To begin, you need to gain insights from your existing web analytics. For example, you can look at pages with high traffic, then use the comparison tool to see which ones have a bounce rate that’s above site average. More than likely, those pages need improvement.
Next, you can understand how people interact with your current site via customer feedback tools. These are the pop-ups that gather direct input from your customer while they browse your site. One of the best tools available is Qualaroo. You can choose who to survey by traffic source and select what percentage of those visitors you would like to ask. You can also integrate the resulting feedback you receive from Qualaroo with your analytics to find the correlation between your visitors feedback and what they actually did on your site. That may sound complicated, but all it takes is one line of code.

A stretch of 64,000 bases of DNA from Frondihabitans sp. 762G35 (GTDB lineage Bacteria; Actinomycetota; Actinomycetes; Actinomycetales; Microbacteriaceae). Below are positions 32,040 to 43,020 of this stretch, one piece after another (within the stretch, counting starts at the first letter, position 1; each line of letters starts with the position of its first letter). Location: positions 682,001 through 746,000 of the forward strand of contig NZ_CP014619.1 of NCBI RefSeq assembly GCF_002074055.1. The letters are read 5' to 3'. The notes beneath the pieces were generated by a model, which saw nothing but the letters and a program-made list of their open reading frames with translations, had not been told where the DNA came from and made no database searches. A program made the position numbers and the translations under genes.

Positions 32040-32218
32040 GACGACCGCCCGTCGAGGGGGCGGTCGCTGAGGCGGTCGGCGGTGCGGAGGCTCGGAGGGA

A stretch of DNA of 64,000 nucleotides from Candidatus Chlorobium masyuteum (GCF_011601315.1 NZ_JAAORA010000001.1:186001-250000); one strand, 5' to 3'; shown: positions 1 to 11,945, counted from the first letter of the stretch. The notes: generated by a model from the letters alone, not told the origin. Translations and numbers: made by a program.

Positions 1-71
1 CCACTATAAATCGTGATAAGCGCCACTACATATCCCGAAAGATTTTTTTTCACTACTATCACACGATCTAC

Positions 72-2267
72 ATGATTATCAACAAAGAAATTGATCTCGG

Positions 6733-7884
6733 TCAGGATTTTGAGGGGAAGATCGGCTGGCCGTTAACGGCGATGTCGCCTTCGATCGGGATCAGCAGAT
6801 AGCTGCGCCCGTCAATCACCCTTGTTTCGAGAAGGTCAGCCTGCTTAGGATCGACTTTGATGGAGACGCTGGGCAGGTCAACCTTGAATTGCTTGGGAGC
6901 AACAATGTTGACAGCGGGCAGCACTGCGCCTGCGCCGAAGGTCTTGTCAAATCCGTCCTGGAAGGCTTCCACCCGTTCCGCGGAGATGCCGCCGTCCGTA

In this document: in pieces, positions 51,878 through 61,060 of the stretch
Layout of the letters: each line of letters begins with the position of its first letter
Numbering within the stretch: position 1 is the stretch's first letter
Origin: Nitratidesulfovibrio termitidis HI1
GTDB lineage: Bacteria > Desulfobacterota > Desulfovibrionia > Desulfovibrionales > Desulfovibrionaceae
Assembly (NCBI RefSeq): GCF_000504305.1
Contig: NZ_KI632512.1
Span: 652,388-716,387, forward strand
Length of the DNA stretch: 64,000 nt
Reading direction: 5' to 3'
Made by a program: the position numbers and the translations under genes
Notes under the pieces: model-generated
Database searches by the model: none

Third, you can perform conversion testing on different pages of your site to see which elements are working and which ones are not. For example, if your product pages feature demonstration videos, this would be a good time to see if they actually improve the conversion rate. To do this, you will need to run a simple A/B test where 50% of each product page’s visitors see the product page with a video and the other 50% see that same product page without the video. If your videos aren’t leading to higher conversion rates, you can save money by not creating them and not waste time with a design that includes them.